Metaphors as Euphemistic Action in Tragedy: Indirection, Staging, and Bloodshed in Agamemnon and Antigone College
There is no shortage of violence and death in the stories and myths adapted to the stage by the Ancient Greek tragedians. However, these actions are almost never depicted explicitly onstage: murders play out offstage while the audience is only privy to the sound of the victim’s last cries, characters onstage recount violent events in words after they have already occurred unseen by the audience. Typically, the audience only views the aftermath of such an event, if that at all. In lieu of actually reenacting such fatal encounters onstage, Greek tragedians of Classical antiquity (such as the fifth century Aeschylus and Sophocles) perhaps opted to communicate these events through vivid metaphors. The enactment, or reification, of these metaphors can be done in an entirely bloodless way while still evoking powerful, emotionally resonant images of real violence and death. In this way, metaphors in tragedy—such as the carpet scene in Aeschylus’ Agamemnon and the “marriage” of Antigone to Death in Sophocles’ Antigone—allow a tragic poet working under the constraints of Ancient Greek staging to depict violence onstage in a way that more effectively informs the audience about the characters or themes of their work.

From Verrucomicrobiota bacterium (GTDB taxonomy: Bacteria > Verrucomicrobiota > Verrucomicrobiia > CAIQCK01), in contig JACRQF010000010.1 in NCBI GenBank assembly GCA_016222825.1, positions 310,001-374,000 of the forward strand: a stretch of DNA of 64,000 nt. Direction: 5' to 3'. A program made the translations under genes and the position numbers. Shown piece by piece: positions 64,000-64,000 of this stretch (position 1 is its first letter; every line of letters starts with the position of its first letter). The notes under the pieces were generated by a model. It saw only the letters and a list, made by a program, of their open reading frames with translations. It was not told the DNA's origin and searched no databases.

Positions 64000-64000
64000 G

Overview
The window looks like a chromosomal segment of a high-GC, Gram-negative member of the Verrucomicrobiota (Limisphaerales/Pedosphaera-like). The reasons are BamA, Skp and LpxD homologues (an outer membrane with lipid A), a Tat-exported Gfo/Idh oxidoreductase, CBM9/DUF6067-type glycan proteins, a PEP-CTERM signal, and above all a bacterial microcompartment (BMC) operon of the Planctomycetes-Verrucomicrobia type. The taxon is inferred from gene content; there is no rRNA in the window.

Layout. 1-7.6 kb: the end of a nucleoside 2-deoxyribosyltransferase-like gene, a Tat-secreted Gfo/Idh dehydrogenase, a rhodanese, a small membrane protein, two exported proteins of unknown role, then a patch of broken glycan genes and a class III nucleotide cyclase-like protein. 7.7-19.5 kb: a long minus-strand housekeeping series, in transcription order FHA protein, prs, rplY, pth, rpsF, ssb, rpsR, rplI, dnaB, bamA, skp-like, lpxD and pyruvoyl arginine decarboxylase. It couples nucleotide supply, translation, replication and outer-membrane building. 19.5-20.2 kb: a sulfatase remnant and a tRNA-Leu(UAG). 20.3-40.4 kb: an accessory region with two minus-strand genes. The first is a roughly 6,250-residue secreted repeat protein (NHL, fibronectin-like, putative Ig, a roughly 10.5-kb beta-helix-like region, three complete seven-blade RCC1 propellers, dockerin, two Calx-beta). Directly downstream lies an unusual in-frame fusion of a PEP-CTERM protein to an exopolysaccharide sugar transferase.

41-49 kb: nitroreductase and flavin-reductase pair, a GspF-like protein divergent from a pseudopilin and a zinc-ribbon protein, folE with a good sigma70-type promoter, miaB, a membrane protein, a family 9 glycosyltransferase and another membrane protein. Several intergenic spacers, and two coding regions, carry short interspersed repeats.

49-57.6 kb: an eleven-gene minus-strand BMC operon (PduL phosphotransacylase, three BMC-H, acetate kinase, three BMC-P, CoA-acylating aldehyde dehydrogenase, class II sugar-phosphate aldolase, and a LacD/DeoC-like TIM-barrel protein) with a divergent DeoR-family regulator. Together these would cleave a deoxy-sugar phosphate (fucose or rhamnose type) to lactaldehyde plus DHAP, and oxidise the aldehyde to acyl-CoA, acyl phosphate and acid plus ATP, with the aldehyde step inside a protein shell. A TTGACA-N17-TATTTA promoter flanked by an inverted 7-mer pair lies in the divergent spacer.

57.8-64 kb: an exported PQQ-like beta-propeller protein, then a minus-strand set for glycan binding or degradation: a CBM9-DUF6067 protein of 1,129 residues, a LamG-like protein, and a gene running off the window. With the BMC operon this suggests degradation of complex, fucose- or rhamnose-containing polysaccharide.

In Aeschylus’ ...
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